After Leonardo’s Sky-High Sale, the Art World Asks, Is There Still a Ceiling?

After Leonardo’s Sky-High Sale, the Art World Asks, Is There Still a Ceiling?


In interviews on Thursday, collectors, dealers and auction experts seemed to agree that the sale of the Leonardo was likely to be sui generis — that the artwork achieved an unprecedented price because it was an unprecedented piece.

Items like the Leonardo — “Salvator Mundi” an oil-on-panel of Christ holding a crystal orb — don’t come along often.

“People keep asking me, ‘When are we going to see the billion-dollar painting?’” said Brett Gorvy, the art dealer and former Christie’s worldwide chairman of postwar and contemporary art. “It’s not about the quality of the painting. It’s about the last picture by an artist in private hands who is a legend, who is a piece of our civilization. What other artist can be that? What other paintings?”

A van Gogh self-portrait, in perfect condition, with his ear cut off, might generate comparable market excitement, perhaps $500 million worth, Mr. Gorvy said. But even that work “would be measured on the quality,” he said, “not on the sheer rarity that this is the last of the last.”

But, experts add, Christie’s sale also attested to the continuing strength of the art market, and reaffirmed the extent to which art has become an asset class.

“It certainly takes off the cap of what a painting can be sold for,” said the veteran dealer Bill Acquavella. “You can invest in a number of things, whether it be equities or real estate, but you now also can invest in art.”

He added that the financiers buying art these days “manage their art collections like they would manage their stock portfolios.”

As to whether the over-the-top success of the Leonardo is likely to lift other auction lots, some experts said the rest of Wednesday’s sale indicates that reflected glory is not sufficient.

Despite the news-making $110.5 million sale of Jean-Michel Basquiat’s 1982 skull painting at Sotheby’s last spring, for example, that artist’s “Il Duce” (1982) failed to sell at Christie’s on Wednesday evening because bids did not meet the reserve. It had been expected to go for $25 million to $35 million. And Peter Doig’s “Almost Grown” (2000) was unable to attract more than its final bid of $9 million, below its low estimate of $10 million (the final price actually came to $10.4 million with fees).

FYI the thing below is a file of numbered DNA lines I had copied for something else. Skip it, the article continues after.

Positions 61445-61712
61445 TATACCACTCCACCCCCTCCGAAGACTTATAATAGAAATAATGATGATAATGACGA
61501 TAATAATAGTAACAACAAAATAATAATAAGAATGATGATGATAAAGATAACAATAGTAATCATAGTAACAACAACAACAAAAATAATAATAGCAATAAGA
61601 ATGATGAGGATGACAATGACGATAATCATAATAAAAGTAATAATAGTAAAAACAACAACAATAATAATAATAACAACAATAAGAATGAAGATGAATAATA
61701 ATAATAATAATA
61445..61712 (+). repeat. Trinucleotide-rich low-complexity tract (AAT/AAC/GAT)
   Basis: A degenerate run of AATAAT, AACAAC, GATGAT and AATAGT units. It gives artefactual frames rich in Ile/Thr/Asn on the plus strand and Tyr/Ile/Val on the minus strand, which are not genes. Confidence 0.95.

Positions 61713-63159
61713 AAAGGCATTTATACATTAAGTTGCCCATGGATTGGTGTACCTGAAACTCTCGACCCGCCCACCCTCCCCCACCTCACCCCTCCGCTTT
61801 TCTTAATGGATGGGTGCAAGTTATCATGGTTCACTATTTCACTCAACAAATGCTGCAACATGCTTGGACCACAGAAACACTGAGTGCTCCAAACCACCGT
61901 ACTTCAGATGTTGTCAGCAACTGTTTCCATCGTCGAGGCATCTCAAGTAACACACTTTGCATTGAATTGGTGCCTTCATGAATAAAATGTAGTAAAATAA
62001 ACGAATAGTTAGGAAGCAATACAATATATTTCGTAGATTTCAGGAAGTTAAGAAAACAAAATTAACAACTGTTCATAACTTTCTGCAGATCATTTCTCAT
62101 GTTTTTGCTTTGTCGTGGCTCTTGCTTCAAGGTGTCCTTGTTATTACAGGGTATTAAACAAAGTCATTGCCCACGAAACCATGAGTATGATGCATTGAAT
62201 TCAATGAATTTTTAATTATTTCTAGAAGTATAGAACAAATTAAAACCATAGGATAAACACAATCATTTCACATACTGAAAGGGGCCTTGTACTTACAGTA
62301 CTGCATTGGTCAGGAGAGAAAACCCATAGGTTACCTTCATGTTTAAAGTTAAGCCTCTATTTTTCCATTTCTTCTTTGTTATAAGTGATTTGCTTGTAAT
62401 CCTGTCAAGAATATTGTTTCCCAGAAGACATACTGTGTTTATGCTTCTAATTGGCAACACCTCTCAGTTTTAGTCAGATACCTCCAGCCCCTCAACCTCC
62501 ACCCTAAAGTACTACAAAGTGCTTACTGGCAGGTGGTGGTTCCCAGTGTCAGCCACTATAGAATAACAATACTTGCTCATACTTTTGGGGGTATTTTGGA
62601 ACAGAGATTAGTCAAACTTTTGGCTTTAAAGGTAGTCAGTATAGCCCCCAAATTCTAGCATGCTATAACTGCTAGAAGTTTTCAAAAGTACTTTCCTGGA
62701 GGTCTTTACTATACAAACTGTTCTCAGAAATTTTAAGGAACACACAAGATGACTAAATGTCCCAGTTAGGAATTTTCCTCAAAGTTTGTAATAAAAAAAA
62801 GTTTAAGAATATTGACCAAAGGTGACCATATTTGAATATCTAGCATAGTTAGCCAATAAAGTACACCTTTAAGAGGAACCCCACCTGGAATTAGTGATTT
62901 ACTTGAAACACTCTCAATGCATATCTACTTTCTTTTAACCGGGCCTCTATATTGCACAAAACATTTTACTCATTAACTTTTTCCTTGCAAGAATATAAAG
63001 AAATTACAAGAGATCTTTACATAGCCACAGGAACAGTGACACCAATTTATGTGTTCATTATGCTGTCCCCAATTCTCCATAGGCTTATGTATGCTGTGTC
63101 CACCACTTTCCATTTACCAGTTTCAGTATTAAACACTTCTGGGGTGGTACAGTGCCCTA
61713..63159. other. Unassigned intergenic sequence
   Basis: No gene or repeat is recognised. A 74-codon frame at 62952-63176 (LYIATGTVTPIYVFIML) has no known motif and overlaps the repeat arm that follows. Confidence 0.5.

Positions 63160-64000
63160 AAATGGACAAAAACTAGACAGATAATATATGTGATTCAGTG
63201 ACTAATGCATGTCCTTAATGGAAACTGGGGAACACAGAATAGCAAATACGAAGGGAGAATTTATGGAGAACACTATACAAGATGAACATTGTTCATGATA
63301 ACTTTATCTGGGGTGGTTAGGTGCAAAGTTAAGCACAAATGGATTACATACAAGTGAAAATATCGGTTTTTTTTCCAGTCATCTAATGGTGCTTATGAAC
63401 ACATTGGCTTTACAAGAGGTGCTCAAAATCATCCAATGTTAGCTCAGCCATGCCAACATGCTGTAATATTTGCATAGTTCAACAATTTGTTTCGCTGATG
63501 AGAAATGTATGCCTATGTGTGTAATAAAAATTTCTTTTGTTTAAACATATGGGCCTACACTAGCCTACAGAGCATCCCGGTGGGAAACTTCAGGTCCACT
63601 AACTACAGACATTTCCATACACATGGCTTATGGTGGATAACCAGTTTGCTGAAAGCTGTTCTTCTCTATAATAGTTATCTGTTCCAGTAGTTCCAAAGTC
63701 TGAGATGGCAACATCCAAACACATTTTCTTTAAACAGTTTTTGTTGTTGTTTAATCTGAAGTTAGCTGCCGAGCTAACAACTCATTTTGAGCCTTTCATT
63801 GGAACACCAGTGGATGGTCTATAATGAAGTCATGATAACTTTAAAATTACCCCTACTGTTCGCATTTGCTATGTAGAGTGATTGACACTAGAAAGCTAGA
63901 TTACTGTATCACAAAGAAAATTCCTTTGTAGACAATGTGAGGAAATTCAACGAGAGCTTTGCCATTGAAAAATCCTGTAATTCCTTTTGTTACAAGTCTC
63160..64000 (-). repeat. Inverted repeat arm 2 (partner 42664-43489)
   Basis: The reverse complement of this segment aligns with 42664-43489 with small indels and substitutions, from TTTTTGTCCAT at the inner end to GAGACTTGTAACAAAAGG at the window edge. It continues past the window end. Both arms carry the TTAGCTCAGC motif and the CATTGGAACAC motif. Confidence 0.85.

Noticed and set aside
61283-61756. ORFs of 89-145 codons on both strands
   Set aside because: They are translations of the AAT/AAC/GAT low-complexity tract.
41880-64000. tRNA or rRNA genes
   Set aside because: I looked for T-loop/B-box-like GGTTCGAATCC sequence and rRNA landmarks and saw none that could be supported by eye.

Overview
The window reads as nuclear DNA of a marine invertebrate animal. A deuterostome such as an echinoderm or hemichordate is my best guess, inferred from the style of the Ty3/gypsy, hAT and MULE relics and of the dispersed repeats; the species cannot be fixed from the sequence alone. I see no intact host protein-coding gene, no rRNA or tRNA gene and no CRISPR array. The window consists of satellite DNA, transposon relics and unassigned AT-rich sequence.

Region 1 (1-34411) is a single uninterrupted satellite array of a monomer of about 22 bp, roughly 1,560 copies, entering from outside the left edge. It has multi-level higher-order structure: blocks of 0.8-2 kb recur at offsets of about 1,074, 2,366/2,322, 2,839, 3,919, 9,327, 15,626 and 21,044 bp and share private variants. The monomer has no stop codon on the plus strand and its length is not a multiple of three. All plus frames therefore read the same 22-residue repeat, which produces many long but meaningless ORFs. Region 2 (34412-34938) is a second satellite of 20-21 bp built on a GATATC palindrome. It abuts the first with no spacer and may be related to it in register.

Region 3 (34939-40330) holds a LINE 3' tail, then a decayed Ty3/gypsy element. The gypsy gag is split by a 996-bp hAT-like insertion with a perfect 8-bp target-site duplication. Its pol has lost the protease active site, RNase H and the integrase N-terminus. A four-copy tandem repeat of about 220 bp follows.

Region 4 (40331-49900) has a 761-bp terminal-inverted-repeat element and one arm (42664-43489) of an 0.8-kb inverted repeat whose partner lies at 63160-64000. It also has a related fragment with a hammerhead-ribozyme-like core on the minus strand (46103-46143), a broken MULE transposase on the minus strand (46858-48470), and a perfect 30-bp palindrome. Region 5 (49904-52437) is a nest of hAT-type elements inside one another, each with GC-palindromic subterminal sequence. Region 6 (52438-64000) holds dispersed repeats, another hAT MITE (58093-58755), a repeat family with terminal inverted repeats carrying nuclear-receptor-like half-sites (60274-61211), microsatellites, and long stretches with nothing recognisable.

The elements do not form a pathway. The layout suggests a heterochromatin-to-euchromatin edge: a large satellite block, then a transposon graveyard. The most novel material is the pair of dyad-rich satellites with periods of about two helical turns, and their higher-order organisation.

Photo

Jean-Michel Basquiat’s 1982 skull painting made news when it sold for $110.5 million at Sotheby’s last spring, but another work from the same year failed to sell at Christie’s Wednesday night.

Credit
2017 The Estate of Jean-Michel Basquiat/ADAGP, Paris, via ARS;, via Sotheby’s

That said, many agreed that Christie’s had skillfully handled the Leonardo juggernaut, from the videos featured in its marketing campaign to the auction house’s worldwide tour for the painting — which generated lines of viewers who wanted a glimpse — to Wednesday night’s sure-handed auctioneering by Jussi Pylkkanen, who calibrated his bid-taking with sips of water and moments of levity. “They did a magnificent job,” Mr. Gray said. “It was clear they had rehearsed it. Jussi is as close to perfect as they get.”

Most of the credit went to Loic Gouzer, Christie’s co-chairman of postwar and contemporary art, who thought to go after the Leonardo in the first place, to position it in a contemporary sale and to sell the hell out of the painting. But he demurred. “Most of the work was not done by us,” Mr. Gouzer said, “it was done by the painting itself.”

Mr. Gouzer has become known as a leading disrupter in the auction business, in part because he keeps reinventing auction formats. “The stage managing was faultless,” Mr. Gorvy said.

Should a Leonardo da Vinci be the most expensive painting in the world? “Yes it should,” said Alex Rotter, Christie’s co-chairman of postwar and contemporary art for the Americas, who represented the winning buyer on the phone.

Meanwhile, people in the museum world struggled to get their heads around Wednesday’s astronomical price, one practically no museum could possibly afford (many are hoping the buyer ultimately donates or loans the Leonardo to an institution).

“I do not understand sums of money like this,” said Philippe de Montebello, the former head of the Metropolitan Museum of Art. “It’s beyond my comprehension.”

Mr. de Montebello would not comment on the quality of the artwork, which has been heavily debated, given that the painting had been significantly repainted and restored.

But, when it came to Wednesday’s sale, others say the condition was ultimately irrelevant. “You’re not really buying the painting; you’re buying Leonardo,” Mr. Gorvy said, echoing Christie’s marketing campaign. “You’re buying the air rights to an artist. You literally are buying the legend.”



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